The purpose of this research is to improve the knowledge of the physical properties of orbital debris, specifically the material type. Combining the use of the fast-tracking United States Air Force Research Laboratory (AFRL) telescopes with a common astronomical technique, spectroscopy, and NASA resources was a natural step toward determining the material type of orbiting objects remotely. Currently operating at the AFRL Maui Optical Site (AMOS) is a 1.6-meter telescope designed to track fast moving objects like those found in lower Earth orbit (LEO). Using the spectral range of 0.4 - 0.9 microns (4000 - 9000 angstroms), researchers can separate materials into classification ranges. Within the above range, aluminum, paints, plastics, and other metals have different absorption features as well as slopes in their respective spectra. The spectrograph used on this telescope yields a three-angstrom resolution; large enough to see smaller features mentioned and thus determine the material type of the object. The results of the NASA AMOS Spectral Study (NASS) are presented herein.
The Spica and Kala spectrographs located at the rear blanchard of the 1.6 m telescope and the trunnion port of the AEOS 3.67 m telescope, respectively, have been utilized by several DoD and NASA agencies requiring relatively high resolution spectroscopic observations. The sensors are located at the Air Force Maui Optical Station (AMOS), Haleakala, Maui. Three R&D programs utilizing these instruments will be described. The AFRL propulsion directorate's demonstration called the electric propulsion space experiment (ESEX) utilized Spica to evaluate high powered arc-jet thruster firings from the ARGOS satellite. AFRL Det. 15 and Air Force Battlelab sponsored a project called SILC to explore the advantages of applying spectroscopic analysis to help reduce satellite cross- tagging and augment Satellite Object Identification (SOI). Thirdly, the NASA Johnson Space Center Space Debris Program obtained spectroscopic data on Low Earth Orbit (LEO) targets to help determine albedo and material composition of space debris.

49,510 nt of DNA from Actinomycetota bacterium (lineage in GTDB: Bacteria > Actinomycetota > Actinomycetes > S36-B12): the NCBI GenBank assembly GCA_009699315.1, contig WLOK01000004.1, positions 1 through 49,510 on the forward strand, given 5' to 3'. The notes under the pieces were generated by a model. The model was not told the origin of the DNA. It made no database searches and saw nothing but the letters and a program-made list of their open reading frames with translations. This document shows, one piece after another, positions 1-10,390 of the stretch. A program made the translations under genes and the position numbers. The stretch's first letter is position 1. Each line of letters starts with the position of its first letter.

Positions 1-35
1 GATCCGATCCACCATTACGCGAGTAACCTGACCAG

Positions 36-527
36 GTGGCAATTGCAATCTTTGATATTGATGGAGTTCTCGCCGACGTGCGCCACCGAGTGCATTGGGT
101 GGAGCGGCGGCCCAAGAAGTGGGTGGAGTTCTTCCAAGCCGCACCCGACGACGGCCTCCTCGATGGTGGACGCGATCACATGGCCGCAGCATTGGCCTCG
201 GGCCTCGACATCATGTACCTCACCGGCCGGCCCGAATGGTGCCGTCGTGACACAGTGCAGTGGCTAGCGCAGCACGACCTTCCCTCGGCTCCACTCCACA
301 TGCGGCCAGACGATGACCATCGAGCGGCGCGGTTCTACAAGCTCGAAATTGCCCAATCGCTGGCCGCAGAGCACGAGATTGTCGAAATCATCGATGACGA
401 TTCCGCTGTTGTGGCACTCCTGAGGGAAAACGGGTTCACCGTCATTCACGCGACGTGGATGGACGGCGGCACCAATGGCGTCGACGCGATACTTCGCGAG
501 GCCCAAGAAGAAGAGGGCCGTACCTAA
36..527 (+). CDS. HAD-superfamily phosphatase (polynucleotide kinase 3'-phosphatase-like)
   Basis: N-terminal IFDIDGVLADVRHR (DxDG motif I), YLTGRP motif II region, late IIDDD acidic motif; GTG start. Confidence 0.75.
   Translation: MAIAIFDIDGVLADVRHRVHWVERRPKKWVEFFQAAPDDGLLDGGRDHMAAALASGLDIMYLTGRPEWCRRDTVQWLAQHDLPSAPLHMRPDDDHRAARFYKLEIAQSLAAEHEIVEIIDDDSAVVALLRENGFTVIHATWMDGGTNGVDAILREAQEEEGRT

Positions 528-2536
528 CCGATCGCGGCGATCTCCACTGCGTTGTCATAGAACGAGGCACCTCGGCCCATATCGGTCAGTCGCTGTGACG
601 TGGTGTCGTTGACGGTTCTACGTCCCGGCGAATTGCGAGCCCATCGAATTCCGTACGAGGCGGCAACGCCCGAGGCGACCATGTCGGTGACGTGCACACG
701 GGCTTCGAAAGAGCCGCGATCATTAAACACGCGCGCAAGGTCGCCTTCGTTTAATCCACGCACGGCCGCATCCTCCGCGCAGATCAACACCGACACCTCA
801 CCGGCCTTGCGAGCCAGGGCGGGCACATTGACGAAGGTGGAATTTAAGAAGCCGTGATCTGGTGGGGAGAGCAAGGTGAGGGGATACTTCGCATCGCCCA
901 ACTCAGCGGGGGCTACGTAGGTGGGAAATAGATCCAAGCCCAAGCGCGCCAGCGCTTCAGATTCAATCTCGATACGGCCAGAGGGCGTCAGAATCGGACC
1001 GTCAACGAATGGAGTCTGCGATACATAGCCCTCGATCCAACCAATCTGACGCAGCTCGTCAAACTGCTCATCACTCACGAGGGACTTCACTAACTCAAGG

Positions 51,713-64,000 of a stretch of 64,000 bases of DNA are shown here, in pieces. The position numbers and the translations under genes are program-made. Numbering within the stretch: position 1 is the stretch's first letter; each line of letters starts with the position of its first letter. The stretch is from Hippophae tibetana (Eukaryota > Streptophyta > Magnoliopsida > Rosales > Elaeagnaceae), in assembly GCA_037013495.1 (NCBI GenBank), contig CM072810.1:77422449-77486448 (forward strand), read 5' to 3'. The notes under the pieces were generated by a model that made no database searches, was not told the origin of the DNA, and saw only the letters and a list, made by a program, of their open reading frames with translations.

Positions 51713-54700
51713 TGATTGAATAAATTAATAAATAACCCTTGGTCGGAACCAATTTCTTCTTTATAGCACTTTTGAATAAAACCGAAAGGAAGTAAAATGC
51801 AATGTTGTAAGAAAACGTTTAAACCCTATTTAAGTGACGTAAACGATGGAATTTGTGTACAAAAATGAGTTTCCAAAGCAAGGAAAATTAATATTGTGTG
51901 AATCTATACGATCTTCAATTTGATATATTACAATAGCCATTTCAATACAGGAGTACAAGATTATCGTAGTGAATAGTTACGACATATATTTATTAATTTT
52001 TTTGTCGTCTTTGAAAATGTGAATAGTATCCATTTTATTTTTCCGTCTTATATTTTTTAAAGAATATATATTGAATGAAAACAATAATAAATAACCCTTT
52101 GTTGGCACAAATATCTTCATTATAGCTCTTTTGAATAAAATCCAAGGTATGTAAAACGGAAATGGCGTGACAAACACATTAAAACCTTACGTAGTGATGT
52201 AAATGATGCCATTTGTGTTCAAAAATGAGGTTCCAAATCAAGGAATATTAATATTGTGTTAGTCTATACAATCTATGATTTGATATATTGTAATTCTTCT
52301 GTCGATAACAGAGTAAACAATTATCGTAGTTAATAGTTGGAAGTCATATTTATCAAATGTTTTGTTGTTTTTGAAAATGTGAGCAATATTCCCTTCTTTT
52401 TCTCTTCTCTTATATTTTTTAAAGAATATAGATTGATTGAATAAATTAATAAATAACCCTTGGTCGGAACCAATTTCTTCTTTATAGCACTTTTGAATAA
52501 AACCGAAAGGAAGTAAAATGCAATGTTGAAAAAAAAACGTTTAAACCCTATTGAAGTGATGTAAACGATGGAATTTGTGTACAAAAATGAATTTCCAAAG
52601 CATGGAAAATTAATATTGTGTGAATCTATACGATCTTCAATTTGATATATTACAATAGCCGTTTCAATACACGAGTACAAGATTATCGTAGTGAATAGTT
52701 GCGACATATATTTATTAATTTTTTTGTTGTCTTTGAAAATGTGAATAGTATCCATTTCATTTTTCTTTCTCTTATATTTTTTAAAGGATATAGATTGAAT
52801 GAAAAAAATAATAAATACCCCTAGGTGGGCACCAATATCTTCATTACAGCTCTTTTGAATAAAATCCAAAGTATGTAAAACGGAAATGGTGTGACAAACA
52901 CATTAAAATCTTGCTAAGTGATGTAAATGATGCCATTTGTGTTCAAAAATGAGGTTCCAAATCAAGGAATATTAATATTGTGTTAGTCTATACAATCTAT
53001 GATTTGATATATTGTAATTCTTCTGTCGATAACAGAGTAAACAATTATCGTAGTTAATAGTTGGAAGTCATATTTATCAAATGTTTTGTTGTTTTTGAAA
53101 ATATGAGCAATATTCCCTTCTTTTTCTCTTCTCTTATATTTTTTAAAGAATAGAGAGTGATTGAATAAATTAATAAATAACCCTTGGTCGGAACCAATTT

The Raven optical sensor is a commercial system being developed and tested by the Air Force Research Laboratory. It allows for a low cost method for obtaining high accuracy angular observations of space objects (manmade and celestial) with a standard deviation of approximately one arcsecond or less. Presented here is an overview of the past and present successes and future projects utilizing Raven. This system has evolved into a very viable and cost effective solution for obtaining low-cost observations for satellite and asteroid catalog and follow-up maintenance. Collaborative efforts between AFRL and several space agencies (JPL, NASA, Space Battlelab, Canadian Defense Ministry, etc) have successfully demonstrated and utilized the Raven system for their missions, including improved satellite orbit determination accuracy, NEO follow-ups, and remote autonomous collecting and reporting of metric data on deep space objects.